A First Nations’ ‘Quiet Revolution’ has begun – by Diane Francis (Financial Post – July 11, 2022)


Mandate of AFN president RoseAnne Archibald reinstated to allow for ‘forensic’ audit of organization she has alleged is rife with corruption

The “Quiet Revolution” involved the evolution of Quebec society in the 1960s through a series of reforms. A second Quiet Revolution, involving Indigenous people, has begun in Canada and is being led by the first female National Chief of the Assembly of First Nations (AFN), RoseAnne Archibald of Taykwa Tagamou Nation in northeastern Ontario.

Archibald was elected in July 2021 as a reformer but on June 17 she was suspended by the assembly’s leadership (its executive committee and national board of directors) following allegations against her by some staff members of bullying. Her response was that she has been “undermined, discredited and attacked” in her efforts to clean up the organization, which she accused of mounting “smear campaigns” in order to silence her.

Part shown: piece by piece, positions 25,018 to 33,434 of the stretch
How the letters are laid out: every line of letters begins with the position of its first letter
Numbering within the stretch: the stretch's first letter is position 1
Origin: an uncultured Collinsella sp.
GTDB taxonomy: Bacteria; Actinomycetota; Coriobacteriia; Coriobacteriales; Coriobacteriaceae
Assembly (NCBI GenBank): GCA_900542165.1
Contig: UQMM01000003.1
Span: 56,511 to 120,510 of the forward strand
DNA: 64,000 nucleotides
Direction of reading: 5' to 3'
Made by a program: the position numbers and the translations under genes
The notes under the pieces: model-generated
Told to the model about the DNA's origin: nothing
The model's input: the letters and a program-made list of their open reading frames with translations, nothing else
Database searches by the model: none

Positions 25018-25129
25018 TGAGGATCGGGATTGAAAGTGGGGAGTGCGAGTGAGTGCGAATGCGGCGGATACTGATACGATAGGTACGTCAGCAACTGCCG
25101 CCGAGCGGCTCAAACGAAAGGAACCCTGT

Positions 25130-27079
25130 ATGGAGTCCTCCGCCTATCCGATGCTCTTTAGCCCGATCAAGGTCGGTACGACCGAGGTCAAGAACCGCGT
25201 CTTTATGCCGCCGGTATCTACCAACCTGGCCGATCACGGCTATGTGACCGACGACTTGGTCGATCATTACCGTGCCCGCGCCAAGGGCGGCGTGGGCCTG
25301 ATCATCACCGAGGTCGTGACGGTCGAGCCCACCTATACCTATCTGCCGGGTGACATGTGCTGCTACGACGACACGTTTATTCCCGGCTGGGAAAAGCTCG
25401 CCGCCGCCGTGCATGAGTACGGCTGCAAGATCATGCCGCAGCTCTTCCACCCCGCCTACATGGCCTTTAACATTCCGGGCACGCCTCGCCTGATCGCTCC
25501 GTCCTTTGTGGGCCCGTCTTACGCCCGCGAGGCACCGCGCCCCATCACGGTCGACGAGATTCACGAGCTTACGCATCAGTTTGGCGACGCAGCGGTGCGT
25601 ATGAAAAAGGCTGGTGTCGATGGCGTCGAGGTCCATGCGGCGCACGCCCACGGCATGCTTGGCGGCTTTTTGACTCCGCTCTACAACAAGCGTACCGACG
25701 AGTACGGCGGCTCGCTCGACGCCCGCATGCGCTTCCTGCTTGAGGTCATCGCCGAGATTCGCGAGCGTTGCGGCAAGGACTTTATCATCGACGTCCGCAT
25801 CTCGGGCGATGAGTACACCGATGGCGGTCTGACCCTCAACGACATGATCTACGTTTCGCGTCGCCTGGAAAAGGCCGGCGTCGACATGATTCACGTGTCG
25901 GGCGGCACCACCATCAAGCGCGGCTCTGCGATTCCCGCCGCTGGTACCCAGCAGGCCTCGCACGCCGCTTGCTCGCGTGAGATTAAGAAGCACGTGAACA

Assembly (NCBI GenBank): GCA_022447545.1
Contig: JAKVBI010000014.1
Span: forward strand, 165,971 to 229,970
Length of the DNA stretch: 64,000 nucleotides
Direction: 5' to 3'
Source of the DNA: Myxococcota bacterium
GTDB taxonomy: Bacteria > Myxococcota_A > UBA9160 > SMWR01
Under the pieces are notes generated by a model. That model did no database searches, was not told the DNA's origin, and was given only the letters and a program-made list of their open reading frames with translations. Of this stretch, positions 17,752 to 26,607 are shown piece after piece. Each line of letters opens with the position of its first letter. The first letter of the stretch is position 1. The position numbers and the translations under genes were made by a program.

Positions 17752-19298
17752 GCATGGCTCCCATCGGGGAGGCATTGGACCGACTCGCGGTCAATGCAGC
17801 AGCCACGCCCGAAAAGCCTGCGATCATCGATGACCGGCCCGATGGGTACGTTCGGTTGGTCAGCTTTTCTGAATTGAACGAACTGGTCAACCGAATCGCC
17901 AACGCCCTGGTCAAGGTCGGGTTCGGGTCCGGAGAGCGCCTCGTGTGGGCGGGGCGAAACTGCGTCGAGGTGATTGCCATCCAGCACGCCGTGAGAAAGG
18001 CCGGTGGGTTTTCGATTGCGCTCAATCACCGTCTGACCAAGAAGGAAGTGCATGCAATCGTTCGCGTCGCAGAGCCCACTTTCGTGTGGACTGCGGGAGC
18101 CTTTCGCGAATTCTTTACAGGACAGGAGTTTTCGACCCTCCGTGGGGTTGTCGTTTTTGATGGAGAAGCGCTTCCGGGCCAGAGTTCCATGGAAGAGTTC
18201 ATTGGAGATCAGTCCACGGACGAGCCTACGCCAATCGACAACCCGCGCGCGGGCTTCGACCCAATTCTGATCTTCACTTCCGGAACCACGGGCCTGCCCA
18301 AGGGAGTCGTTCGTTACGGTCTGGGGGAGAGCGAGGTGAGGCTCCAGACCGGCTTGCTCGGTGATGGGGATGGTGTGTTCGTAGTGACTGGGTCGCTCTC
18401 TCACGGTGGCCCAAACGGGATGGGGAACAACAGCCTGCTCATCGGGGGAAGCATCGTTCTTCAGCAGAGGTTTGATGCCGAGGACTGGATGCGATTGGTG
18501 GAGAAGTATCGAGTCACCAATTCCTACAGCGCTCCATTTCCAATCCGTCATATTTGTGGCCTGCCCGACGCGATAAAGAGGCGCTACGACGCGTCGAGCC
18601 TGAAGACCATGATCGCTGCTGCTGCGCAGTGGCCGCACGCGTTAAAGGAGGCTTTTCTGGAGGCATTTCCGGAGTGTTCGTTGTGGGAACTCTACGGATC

On July 5, the AFN’s General Assembly overturned its executive and board by reinstating her and giving her a mandate to launch an independent review of AFN salaries, financial transactions and contracts. This is good news. The AFN was formed in 1982 and modelled on the United Nations to protect and advance the aboriginal and treaty rights and interests of First Nations in Canada, including health, education, culture and language.

Each First Nation is represented by their chief and there are 632 First Nations and 1.67 million people in Canada who identify themselves as an Indigenous person, according to the 2016 Census.

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